Were ‘jailbirds’ Gutierrez and Simms in Central Booking with ex-cop?

iMediaEthics also tried to track down the existence and validity of two sources Deutsch quotes in his New York Daily News story about former police officer Eddy Coello, accused (and later convicted) of murdering his wife. The Daily News is still reviewing Deutsch’s 572 news stories, as iMediaEthics previously reported.

Deutsch’s story, “Inmates torment ex-cop in wife-slay,” reported in late March 2011 that “jailbirds at Bronx Central Booking heckled Eddy Coello,” quoting a “Joel Gutierrez, 32, an accused drug dealer” and a “Ronaldo Simms, who was locked up for fighting.”

The article reports on taunts against Coello during his 20-hour stay at Bronx Central Booking.

The crime reporter wrote Gutierrez said he told Coello, “I told him he was a little b—- for doing her like that…I said ‘You ain’t even a real man for hurting that pretty lady.'”

Deutsch reported Simms stated, “Those boys don’t like cops”

iMediaEthics called Bronx Central Booking, where people who have been arrested are held waiting for arraignment. Bronx Central Booking directed us to the headquarters of the New York Police Department, Office of the Deputy Commissioner, Public Information.

“I have no Joel Gutierrez or Ronaldo Simms arrested in March of 2011,” NYPD Office of the Deputy Commissioner, Public Information e-mailed iMediaEthics.

Deutsch’s response? “I interviewed both men, who provided information demonstrating their accounts were accurate. Their accounts remain accurate.”

Deutsch added, “Beyond that, in the real world of reporting, sources sometimes provide names other than their birth names, unbeknownst to journalists. We don’t exclude real people from journalism and storytelling because they don’t have identities that are intrinsically attached to a stable wireless phone number, or who perhaps live in an apartment that isn’t in their name, is jobless, grappling with addiction, or has low level offenses or legal troubles that would preclude them from wanting their real name used, but who are still as real as you or I.”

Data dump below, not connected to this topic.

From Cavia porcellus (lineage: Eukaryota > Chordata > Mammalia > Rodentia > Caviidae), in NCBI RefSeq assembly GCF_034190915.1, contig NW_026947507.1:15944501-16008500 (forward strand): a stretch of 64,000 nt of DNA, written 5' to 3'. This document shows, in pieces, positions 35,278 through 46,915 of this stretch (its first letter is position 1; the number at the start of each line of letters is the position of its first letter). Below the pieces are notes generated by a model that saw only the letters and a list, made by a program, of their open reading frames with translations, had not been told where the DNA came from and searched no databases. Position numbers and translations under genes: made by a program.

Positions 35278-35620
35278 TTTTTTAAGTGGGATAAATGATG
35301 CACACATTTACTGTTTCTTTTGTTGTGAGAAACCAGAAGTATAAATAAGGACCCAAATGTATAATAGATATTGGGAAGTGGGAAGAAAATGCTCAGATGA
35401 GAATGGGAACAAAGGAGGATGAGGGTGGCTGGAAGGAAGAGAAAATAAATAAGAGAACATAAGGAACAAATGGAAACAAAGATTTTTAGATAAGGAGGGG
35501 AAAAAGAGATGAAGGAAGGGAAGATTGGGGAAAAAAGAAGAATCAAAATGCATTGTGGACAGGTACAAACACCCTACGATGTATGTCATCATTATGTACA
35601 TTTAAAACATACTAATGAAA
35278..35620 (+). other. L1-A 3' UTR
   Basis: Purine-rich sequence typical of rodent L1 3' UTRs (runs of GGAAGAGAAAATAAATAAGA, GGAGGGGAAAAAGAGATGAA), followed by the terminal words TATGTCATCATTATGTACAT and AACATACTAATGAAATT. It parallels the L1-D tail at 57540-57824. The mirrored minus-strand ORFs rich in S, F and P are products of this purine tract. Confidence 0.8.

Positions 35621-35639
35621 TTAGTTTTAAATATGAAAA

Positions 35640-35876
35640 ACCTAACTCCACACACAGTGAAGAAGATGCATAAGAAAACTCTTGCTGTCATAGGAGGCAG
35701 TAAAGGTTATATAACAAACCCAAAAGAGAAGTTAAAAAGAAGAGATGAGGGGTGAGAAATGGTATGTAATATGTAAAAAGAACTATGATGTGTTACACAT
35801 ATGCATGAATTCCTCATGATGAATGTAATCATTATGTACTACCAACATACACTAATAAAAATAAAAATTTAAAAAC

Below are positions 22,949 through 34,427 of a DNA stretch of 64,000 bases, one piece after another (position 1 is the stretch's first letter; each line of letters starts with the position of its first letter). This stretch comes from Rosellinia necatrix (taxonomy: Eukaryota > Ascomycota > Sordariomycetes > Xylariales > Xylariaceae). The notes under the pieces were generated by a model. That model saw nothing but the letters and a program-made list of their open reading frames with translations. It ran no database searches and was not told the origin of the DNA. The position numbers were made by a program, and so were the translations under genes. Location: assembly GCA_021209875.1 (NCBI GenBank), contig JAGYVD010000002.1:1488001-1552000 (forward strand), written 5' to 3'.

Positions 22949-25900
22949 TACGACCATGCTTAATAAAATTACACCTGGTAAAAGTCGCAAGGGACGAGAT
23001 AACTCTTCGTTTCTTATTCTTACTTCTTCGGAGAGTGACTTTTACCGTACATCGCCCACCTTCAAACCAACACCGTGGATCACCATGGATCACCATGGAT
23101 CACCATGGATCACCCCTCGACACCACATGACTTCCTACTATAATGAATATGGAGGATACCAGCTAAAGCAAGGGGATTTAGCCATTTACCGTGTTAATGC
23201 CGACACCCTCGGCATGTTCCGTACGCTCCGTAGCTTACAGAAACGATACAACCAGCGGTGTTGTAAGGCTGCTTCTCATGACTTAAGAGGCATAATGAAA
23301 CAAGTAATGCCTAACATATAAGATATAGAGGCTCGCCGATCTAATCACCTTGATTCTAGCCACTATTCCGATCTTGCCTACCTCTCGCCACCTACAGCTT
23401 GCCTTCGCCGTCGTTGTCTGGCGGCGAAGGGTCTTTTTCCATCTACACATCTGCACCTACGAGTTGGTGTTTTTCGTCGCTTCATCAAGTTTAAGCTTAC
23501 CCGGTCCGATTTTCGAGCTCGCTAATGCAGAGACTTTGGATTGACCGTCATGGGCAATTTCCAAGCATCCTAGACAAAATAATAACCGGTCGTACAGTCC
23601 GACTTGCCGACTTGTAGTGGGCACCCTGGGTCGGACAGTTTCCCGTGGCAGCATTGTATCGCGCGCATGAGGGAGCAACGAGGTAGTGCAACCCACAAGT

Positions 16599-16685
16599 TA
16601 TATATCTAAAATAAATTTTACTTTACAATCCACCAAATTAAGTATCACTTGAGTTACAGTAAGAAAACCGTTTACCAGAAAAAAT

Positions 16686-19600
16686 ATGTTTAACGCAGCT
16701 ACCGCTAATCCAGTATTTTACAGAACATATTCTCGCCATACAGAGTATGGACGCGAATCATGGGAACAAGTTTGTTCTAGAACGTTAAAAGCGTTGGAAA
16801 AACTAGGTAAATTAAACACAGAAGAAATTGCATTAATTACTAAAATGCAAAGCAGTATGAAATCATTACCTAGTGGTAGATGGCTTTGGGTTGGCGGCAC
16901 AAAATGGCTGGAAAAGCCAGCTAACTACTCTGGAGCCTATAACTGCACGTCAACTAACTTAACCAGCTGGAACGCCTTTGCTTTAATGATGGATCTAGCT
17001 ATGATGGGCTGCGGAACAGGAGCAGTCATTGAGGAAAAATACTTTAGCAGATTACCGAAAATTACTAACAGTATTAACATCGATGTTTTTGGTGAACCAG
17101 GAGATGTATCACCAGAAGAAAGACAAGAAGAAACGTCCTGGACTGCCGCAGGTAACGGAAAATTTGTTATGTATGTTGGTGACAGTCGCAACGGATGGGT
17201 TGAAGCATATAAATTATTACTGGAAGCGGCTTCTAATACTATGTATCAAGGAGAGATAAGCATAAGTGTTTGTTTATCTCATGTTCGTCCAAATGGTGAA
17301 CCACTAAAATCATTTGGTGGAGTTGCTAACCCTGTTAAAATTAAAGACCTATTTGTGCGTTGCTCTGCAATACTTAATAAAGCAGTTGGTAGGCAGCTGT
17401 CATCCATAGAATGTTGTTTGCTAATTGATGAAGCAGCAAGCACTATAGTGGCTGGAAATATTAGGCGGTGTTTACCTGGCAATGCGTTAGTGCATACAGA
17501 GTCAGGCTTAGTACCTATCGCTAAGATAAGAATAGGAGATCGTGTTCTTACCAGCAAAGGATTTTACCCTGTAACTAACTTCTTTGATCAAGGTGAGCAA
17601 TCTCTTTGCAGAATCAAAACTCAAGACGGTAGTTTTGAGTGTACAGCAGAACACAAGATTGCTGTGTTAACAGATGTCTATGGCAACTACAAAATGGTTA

Deutsch Quit Queens College Job in a Rush

Deutsch unexpectedly resigned his job teaching at Queens College after the Times’ editor’s note,even though he was scheduled to teach that afternoon. By not showing up for class, he thus avoided having to face his students after the Times editor’s note citing problems in his reporting.

“Kevin Deutsch, known to us as Kevin Shulman, sent an email letter resigning from his Queens College adjunct post on Monday, Feb. 27,” Gavin McCormick, Acting Director of the Journalism Program, told iMediaEthics by e-mail. “We had anticipated that he would work the entire Spring ’17 semester. We hired another adjunct to finish the term for his class.”

iMediaEthics learned that Deutsch isn’t his real last name, but that he uses his mother’s maiden name (Deutsch) as a byline instead of his legal name Kevin Shulman. Deutsch sent iMediaEthics by e-mail a copy of an article he wrote, published by the Miami Herald in 2007, explaining that when he was a child, his mother left his father because his father was bipolar, so he uses his mother’s maiden name.

By phone, McCormick explained to iMediaEthics, “We were surprised that Kevin resigned” and that Deutsch sent an e-mailed letter of resignation on “the morning he was to teach a class.”

“We had to scramble and replace him,” McCormick said.

But Deutsch’s story doesn’t fit this narrative. His reason for quitting?

“I’ve stepped away from CUNY in order to work full time on my next book,” Deutsch e-mailed iMediaEthics last week. “But I continue to teach journalism and writing to students interested in the craft.” iMediaEthics has asked him where.

Deutsch didn’t respond to this or why he quit in a hurry. He wouldn’t tell iMediaEthics anything about his forthcoming book.

While Deutsch claimed to iMediaEthics he resigned from Queens College to work on a book, his explanation is also suspect given the timeline. He quit the first business day in the morning after the New York Times editor’s note was published revealing it couldn’t find two of his sources and after iMediaEthics informed him we were reporting on the case.